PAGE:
London, Macmillan Press Ltd, 1999, ISBN: 9780333727591; 304pp.; Price: £80.00
University of Ulster
Date accessed: 24 September, 2017
For almost half a century, the classic description and analysis of Communist treatment of the nationalities question over the early years of the Bolshevik regime has been Richard Pipes magisterial The Formation of the Soviet Union: Communism and Nationalism, 1917- 1923, published by Harvard University Press in 1954. To suggest that Pipes depicts the ideology-mandated suppression of the non-Russians drive for independence and their forcible incorporation into a Soviet Prison of Nations whose management is passing from the mistaken idealism of Lenin to the brutal megalomania of Stalin might caricature his interpretation but still conveys the essence of what has been seen by many as a sub-zero Cold Warrior work of history. With the end of the Cold War, the greater availability of primary sources from ex-Soviet archives is enabling historians to add documentary substance to their past misgivings about Pipes antagonistic interpretation. That the new preface to the third and latest edition of The Formation of the Soviet Union published as recently as 1997 makes no serious attempt to update a perception dating from the darkest days of the Cold War could be regarded as provocative. It is therefore no surprise that a new-generation researcher mining the archive collections of the Russian Federation has now challenged the long-established but arguably outmoded holy writ of Pipes and produced what could be taken for the first post-Cold War interpretation of the critical foundation years of the USSR.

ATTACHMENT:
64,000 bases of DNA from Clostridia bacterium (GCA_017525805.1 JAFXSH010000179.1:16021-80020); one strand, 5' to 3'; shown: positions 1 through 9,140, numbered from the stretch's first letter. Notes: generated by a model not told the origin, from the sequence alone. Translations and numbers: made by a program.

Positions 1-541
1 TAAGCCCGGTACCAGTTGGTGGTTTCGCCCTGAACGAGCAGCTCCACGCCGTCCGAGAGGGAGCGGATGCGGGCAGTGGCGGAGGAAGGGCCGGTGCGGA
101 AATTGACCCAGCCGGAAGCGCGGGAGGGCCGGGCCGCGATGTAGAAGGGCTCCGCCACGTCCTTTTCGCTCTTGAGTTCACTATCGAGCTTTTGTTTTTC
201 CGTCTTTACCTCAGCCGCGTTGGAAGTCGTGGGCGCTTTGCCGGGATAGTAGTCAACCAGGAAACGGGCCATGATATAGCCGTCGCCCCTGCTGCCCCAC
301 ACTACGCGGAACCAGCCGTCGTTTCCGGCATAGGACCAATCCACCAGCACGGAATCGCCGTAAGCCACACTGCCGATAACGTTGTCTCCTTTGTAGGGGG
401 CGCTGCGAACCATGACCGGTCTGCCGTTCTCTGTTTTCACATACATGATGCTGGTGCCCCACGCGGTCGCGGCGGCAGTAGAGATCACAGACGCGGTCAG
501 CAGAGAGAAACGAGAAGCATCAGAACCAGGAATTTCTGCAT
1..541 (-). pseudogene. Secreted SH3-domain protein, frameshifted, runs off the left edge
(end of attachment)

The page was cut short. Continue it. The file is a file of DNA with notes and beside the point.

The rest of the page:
Jeremy Smith diplomatically suggests that Pipes covers rather different territory from his own study, for example focusing on the major nations which became the Union Republics rather than the smaller nationalities within Russia and the Transcaucasian peoples targeted by himself. He also claims that while Pipes considers the earlier processes by which the borderlands were sovietised and brought under Bolshevik control, his own work focuses on the policies which were implemented once Soviet power was in place (p.xi). Notwithstanding this modest disclaimer of the challenge implicit in his study, Smiths tactful proposition that the two works are distinct yet complimentary (sic) cannot mask the fundamental divergences of interpretation which suffuse virtually every page of the text.
To take just three of the most striking examples of clash of interpretation. First, while Pipes account postulates an Olympian duel of titans between Lenin and Stalin over the direction of Soviet nationalities strategy, Smiths line emphasises the broader debate within a Bolshevik elite which could hardly have been less monolithic in its attitude to the national question. To Smith, while Lenin and Stalin were indisputably the champions of debate and the second-rankers like Trotsky, Bukharin, Kamenev and Zinoviev played only modest roles, middle rankers little known in the West like Frunze, Kuibyshev, Ordzhonikidze and Rakovsky were perhaps unexpectedly prominent and influential. Smith also underlines the shifting nature of the political positions of the leading players, in particular claiming that Lenin and Stalin (not to mention the legendary anti-revisionist Rosa Luxemburg) changed their minds and positions so frequently and radically over the national question that the later terms Leninist and Stalinist have no coherent meaning in the period 1917-23. The tacit Pipes dichotomy between the idealist-cum-intellectual camp headed by Lenin and the practitioner-cum-managerial camp masterminded by Stalin is a retrospective myth of polarisation which cannot be sustained under close historical examination.
Second, Smith contests Pipes emphasis on ideological grand strategy (which again may well reflect the historical conspiracy theory typical of the climate of Cold War and McCarthyism over the late 1940s and early 1950s when The Formation of the Soviet Union was being written). Aside from the kaleidoscope variety and patent confusion of the opinions of the Bolshevik elite over the national question, ideological commitment was bound to be an early casualty of the immensely complex and infinitely demanding early years of the Soviet state. Stressing the accelerating primacy of improvisation, Smith persuasively argues that the Bolsheviks national policy, based on ambiguous and frequently inconsistent theories, was neither foreseen nor planned [but] instead evolved haphazardly in response to particular circumstances (p.241).